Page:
Starting Your Vintage Watch Collection
For those of you who don’t know him, Eric Wind is a rockstar in every sense of the word. Not only can he shred a drum set, but he’s also considered one of the foremost experts on vintage watches in the world. His passion for vintage watches has transformed a once-forgotten hobby into a profitable and flourishing business.
Now solely focused on his own online shop, Wind Vintage, Eric spends his days scouring the world for the finest examples of dead stock watches. His customers know that Eric’s acute eye for the smallest details and search for a watch with character, ensures them a piece that’s both beautiful and mechanically sound. I was extremely lucky to meet Eric and talk about life and what his advice is to starting a vintage watch collection.
First off thank you for meeting with me. For the sake of our readers, could you briefly tell them the story about how you got started in vintage watches?
I was always interested in watches. It started first with my grandfather’s watch, which was a vintage Hamilton I inherited after he passed. He received it from my grandmother for their wedding in 1947. It was the first mechanical watch I have ever seen, which was mind blowing that a watch didn’t run on a battery. Once I started to learn more about watches, I stumbled upon Hodinkee and eventually started writing for them. After that, I started buying more vintage watches and selling them on the website and it just grew from there.
Starting from your early years of watch collecting, could you give our readers a few tips to get started collecting?
The most common mistake new collectors make (myself included), is buying for a particular reference or a rare example. I always tell people to buy a watch for the condition first. Regardless of what’s popular, your tastes will change over time. Imagine buying or receiving a really high-end piece of art and not knowing anything about it or the artist. Educate yourself, study the nuances of that piece and make an informed and educated purchase.
What should you look for or avoid before buying a vintage watch?
Evaluate the whole watch. The dial is certainly the most important. Inspect closely if it’s original and in good condition. Next, the case. My personal preference is for an untouched or unpolished case. I feel like it makes the watch more honest, original and tells a story. I die a little inside when I see a vintage watch that’s been over polished. Crystals can oftentimes be replaced or polished (if acrylic). This is to the discretion of the buyer. Lastly, check if the watch has any type of waterproofing. I make sure the watches I sell have some sort of water resistance, if possible. I’ve had clients who have lost money because they flew somewhere and during the flight their watches developed condensation inside the crystal. It’s fairly easy to put rubber gaskets and it’s worth the extra money to protect your watches.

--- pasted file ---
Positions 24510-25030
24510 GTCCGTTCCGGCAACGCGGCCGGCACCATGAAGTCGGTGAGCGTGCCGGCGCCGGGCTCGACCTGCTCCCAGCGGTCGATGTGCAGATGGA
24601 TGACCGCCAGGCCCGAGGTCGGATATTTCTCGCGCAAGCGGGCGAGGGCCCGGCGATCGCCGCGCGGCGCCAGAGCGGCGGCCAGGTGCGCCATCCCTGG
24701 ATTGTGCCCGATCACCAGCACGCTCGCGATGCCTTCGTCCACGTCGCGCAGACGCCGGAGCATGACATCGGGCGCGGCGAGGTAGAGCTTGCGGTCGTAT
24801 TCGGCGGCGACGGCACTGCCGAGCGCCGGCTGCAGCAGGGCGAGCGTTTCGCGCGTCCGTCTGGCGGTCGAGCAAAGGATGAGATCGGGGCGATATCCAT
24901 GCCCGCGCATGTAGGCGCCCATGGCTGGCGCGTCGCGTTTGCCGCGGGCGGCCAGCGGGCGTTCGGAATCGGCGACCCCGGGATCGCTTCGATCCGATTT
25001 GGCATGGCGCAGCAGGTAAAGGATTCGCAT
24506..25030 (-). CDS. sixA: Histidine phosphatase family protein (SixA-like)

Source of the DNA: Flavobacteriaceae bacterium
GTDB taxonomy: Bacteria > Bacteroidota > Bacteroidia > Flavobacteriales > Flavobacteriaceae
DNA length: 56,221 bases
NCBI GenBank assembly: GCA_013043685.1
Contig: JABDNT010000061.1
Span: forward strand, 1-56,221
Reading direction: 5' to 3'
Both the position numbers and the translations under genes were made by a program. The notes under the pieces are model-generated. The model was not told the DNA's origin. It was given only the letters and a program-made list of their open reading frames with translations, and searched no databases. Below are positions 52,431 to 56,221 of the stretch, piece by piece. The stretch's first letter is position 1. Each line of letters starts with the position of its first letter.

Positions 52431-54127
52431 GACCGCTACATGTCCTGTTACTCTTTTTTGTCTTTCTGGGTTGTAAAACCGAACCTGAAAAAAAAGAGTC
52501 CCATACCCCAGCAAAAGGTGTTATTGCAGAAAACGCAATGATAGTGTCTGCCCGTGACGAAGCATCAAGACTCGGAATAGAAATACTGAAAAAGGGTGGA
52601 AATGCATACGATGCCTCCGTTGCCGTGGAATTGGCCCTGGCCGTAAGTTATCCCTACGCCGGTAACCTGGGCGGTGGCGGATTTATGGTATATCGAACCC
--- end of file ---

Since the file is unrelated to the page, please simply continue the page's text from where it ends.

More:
For the casual observer, it seems like vintage watch collecting is an expensive hobby. Watches like the Paul Newman Daytona, that sold for $17.75M, can cause a little hesitation to get started. Do you need to have money to get into vintage watches?
Not necessarily. I love less expensive watches as much as the expensive ones. I’ve actually helped curate a bunch of watches under $1000 dollars recently, being sold at Rowing Blazers here in NYC. The one thing I do caution new collectors about buying watches under $1000 dollars is the expectations of maintenance. You should expect that maintenance on a watch will be somewhere in the $300-450 dollar range depending on your watch repairman. This is on the low end so if you’re thinking about a saving up for a vintage Rolex or Omega, expect that number to jump to almost $1000 dollars for service.
Could you give our readers 3 watches ($500-$2000) that beginners can look to buy when starting their collection?
Yes, I think the Vulcain Cricket is a great watch under $1000 dollars. I own a few of them. Great construction, solid case, some presidential history and a cool complication. Omega, which is a great prestige brand, has the Seamasters from the 50’s, 60’s, and 70’s. They come in both hand-wound or automatic, easy to maintain, classic sizing and found for under $2000 dollars. Lastly, Enicar is a brand I’ve been a fan of recently. Really well-made and have a bunch of variations from divers, chronographs and even dress watches. They sell anywhere from $250 to $2000 dollars for the entry models and up from there.
What’s the current state of your personal collection? Are you searching for something particular or are you only looking for your clients?